I think the glut of berries is holding them, and I guess it will be the same for other parts of the country, and it's providing an opportunity to enjoy these stonking thrushes all the more. I was at one of my winter bird survey sites in west Lancashire yesterday, and from my vantage point I recorded 239 Fieldfares and 92 Redwings.
I say recorded, but I really mean that I enjoyed them, I was immersed in them, I was dazzled by them, enthralled by them...and amazed by them. There aren't enough superlatives to describe the many facets of being 'with' thrushes. I say 'being' because they were all around me; whizzing over my head, calling nervously from hedgerows, plucking berries, flying around 'schacking' and 'tseeing' and vigorously probing the sheep pastures for soft-bodies prey items with Starlings.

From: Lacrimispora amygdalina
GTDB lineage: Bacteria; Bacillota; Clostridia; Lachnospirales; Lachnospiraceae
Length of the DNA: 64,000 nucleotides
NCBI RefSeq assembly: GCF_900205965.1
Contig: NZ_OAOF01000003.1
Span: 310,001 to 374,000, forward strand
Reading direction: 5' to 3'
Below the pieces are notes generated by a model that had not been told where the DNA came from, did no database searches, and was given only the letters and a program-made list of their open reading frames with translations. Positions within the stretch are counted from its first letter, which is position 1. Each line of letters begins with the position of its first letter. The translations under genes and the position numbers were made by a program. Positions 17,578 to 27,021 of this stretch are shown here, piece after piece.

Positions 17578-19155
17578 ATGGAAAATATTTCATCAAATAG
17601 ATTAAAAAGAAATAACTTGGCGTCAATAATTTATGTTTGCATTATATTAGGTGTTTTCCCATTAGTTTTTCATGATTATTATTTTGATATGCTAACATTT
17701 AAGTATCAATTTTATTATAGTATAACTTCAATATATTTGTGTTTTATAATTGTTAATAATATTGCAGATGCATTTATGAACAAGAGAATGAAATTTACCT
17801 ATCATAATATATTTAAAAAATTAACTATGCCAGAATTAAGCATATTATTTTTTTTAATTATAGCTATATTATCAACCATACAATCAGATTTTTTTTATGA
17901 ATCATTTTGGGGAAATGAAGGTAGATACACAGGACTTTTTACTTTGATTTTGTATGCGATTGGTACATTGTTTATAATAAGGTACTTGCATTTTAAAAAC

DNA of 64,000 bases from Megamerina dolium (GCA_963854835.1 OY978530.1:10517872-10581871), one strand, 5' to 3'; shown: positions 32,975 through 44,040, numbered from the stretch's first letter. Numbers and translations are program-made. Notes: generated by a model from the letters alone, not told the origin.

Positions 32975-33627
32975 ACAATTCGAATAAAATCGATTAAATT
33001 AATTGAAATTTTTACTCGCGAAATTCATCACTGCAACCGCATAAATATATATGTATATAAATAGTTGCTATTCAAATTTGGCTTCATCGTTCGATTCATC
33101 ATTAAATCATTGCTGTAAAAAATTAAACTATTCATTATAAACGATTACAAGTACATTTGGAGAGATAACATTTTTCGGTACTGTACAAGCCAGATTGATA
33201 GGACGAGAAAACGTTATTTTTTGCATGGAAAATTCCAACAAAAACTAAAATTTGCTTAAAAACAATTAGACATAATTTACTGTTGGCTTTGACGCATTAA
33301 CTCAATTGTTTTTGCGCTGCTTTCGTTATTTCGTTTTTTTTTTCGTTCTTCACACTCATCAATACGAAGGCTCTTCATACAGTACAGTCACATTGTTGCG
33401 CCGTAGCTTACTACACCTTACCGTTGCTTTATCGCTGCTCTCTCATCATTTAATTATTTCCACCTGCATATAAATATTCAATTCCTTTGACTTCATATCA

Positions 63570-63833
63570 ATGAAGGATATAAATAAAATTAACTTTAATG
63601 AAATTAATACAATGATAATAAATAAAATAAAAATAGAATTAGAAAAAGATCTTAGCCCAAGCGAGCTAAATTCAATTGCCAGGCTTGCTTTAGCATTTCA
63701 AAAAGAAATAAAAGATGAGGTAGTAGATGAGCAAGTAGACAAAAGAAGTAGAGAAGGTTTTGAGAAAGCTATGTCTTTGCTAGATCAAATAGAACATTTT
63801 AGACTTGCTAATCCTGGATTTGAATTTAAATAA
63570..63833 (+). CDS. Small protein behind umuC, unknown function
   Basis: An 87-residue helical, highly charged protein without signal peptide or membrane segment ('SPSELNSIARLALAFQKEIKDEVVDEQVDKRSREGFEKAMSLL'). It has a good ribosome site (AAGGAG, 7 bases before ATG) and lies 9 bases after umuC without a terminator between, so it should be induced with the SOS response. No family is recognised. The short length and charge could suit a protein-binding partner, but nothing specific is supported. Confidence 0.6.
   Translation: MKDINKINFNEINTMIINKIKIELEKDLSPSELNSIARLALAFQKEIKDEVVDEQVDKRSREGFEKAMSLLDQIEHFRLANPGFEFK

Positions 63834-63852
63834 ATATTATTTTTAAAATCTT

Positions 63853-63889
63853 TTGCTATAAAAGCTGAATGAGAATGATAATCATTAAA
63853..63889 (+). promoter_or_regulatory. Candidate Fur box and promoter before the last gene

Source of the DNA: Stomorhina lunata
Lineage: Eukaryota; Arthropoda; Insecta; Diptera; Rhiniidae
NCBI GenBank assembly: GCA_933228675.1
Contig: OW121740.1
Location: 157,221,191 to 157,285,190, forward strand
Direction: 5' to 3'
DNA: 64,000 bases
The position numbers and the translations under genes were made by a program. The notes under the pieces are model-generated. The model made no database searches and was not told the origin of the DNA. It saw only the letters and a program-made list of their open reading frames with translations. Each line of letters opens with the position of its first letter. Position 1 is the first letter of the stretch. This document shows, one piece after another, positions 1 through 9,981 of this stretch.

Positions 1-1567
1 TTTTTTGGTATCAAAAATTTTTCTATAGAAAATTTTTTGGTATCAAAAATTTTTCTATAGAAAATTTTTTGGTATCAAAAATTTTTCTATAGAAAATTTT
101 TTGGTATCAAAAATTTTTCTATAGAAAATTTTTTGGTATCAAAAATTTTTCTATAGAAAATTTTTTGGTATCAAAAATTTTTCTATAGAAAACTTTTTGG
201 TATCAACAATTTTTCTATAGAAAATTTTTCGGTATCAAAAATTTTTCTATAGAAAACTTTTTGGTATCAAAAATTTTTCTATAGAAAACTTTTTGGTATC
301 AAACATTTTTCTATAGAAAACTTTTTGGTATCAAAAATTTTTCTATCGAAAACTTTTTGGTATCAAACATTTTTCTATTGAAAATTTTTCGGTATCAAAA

The thrushes were most certainly the highlight of my afternoon under leaden skies with a cold southwesterly wind. Eventually I had to bring my survey to an earlier end than intended, as a band of rain moved through. I stuck it out until me, my maps and optics were sodden, and retreated to the relative comforts of my car.
A quick scan of my notebook reveals that I also had thirteen Chaffinches, a Skylark, a Jay, a continental male Blackbird, two Buzzards, six Curlews, seven Collared Doves and 136 Pink-footed Geese. But still it was the thrushes!